Potty Humor - 09/26/13

   So, I had the great joy of spending the day with my son on his field trip.  Furthermore, I got to chaperone six, count 'em, six boys!!!!!!    I could just end this blog right there and let your imaginations run wild. Believe me, there's no shortage of material when six boys get to run wild and free on a farm for four hours during school.

   We visited the Sam Davis Home in Smyrna.  Davis is known as the boy hero of the Confederacy.  His farm provides an amazing hands on experience of life in the mid 1800's.  We got to watch someone churn butter.  We learned how to wash clothes on a washboard.  We even got to help make soap.  We got to pet horses, watched pigs root in the mud, played in a barn, learned how a blacksmith molds hot metal, played with a cannon ball, and got our picture made with Abe Lincoln and Harriet Tubman. Wow, what a day.

    So, what does the title of this blog have to do with any of that?  Everything.  You see, we got to do all of that, but the real fun came when we visited THE OUTHOUSE.  Yay!

    Not just any outhouse, this was a super duper outhouse with three holes.  They were lined up side by side with a big sign that said, "Do Not Sit."  Afterall, that wood was probably rotten... the boys could have fallen in... there would be lawsuits and finger pointing and no more field trips.  So, what did the boys do?  Oh, they 'technically' followed the rules alright.  They, in unison, as if communicating telepathically, turned around, bent over and stuck their heads straight down in those holes.

    I quickly grabbed my Iphone to snap a picture of the wrong end of their bodies staring back at me.  (This will be good blackmail one day when they bring that first girl home to meet Mom.)  The reporter in me wanted to blurt out, "Did you know 40 thousand Americans are injured by toilets every year?"  (That's actually a true stat.)  But, I didn't.  I decided to let the journalist/mom/chaperone in me take a step back and just let boys be boys.

Why? Why would little boys want to stick their heads in what used to be a toilet?  We spent 15 minutes in this outhouse with the six taking turns rotating their sweaty faces from one hole to the next.   Now, mind you I had been on this same field trip two years prior with my daughter.  Do you think they stuck their heads in the latrine?  It never even crossed their minds.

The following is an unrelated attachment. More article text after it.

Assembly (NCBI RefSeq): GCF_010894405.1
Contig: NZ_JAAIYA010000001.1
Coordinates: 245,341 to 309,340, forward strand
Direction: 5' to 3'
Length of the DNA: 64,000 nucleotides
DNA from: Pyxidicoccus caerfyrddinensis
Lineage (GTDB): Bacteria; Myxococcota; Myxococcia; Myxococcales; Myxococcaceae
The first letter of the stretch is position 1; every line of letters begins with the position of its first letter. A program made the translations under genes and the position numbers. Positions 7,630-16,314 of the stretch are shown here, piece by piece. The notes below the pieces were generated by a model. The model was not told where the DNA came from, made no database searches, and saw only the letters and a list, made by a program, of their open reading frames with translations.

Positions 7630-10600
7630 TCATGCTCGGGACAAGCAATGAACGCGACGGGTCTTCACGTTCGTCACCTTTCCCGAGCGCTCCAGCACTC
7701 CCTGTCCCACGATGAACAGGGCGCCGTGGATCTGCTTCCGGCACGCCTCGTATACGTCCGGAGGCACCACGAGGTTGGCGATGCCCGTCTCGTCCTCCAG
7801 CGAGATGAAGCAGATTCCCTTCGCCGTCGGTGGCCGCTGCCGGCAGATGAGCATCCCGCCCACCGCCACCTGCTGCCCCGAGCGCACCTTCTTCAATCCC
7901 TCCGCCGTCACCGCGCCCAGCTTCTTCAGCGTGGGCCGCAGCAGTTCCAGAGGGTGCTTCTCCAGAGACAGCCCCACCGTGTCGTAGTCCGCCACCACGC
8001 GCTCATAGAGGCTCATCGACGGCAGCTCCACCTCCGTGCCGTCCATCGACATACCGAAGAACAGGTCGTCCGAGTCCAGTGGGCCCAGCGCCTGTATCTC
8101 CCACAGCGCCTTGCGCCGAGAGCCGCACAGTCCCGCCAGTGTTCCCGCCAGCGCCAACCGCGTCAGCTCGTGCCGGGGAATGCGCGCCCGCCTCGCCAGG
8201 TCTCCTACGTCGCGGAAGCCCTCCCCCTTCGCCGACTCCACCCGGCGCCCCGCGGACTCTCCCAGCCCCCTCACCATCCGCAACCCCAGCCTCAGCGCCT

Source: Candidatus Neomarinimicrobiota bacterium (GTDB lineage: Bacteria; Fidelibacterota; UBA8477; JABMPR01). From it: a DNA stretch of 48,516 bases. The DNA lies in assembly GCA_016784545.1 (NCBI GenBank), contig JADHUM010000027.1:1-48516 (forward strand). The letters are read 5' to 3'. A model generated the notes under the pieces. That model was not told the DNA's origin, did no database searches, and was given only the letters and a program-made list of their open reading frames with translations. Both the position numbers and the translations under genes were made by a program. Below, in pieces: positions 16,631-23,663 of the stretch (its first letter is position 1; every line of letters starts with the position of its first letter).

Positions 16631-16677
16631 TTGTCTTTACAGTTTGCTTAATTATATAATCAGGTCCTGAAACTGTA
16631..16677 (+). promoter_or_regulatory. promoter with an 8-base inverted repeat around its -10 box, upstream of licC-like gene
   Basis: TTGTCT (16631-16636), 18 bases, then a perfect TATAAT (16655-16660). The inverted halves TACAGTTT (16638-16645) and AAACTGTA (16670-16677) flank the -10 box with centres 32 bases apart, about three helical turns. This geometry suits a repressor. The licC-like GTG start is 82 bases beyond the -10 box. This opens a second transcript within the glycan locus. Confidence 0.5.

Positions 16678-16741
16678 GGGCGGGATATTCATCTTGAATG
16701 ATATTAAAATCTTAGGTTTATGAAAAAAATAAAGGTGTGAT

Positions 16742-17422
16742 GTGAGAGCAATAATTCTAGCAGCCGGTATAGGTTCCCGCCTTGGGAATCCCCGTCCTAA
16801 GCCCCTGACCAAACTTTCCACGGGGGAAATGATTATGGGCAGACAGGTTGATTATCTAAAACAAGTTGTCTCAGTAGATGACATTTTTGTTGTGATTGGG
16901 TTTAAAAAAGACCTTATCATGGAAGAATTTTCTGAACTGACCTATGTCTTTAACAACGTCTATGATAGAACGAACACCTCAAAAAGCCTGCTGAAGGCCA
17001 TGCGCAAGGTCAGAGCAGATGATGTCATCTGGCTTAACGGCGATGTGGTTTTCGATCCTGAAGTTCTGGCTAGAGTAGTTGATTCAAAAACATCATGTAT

Curious about this dichotomy, I did a little research.  Psychologists say potty humor is a normal part of childhood development, especially for boys.  Another psychologist says talk of farts and poop brings them great joy.  It helps them develop their personality.

    So, at lunch, I asked, "So guys, what was your favorite thing today?"

   And, I'll end this blog right there.

 

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Last Update on October 24, 2014 09:09 GMT

COIN TOSS-MAYOR

LIMA, Peru (AP) -- Usually, one flips a coin to determine things like who gets the ball first in a football game or who gets first dibs at the last slice of pie or something. But to settle an election? That's what happened in a small town high in the Peruvian Andes. Two candidates tied at the ballot box -- with each getting 236 votes in the municipal election. Peru's electoral law allows tie races to be decided by a coin toss. So the coin was tossed. And the winner -- Wilber Medina. His rival says he's cool with the results. It isn't known whether heads or tails carried the day -- and the election.

PUMPKINS-PIGS

SOMERSWORTH, N.H. (AP) -- It started as a potential case of pilfered pumpkins. But it turned out to be a windfall for a group of pigs. Foster's Daily Democrat in Somersworth, New Hampshire reports hundreds of pumpkins were reported stolen earlier week. The gourds had been set aside behind a school to be sold this weekend at a craft fair. The investigation didn't get far. Turns out a farmer spotted the pumpkins and asked a school worker if he could take them to feed his pigs. The school employee didn't know the pumpkins were being saved -- and the farmer took them. Police say the only ones that turned out happy in the whole episode -- are the hogs.

FIREWORKS-FUNERAL

SPRINGFIELD, Mo. (AP) -- When the fireworks burst in the air tomorrow night over Springfield, Missouri -- it won't be the Fourth of July -- but the last of James Carver. A Missouri funeral director will be bidding farewell to his dad -- by having his cremated remains mixed with fireworks -- and launched into the sky. Carver's father is the first to try the program by Greenlawn Funeral Homes. His son Jim is the funeral director -- and says the eight-minute fireworks display will be followed by a cookout and memorial celebration.

 
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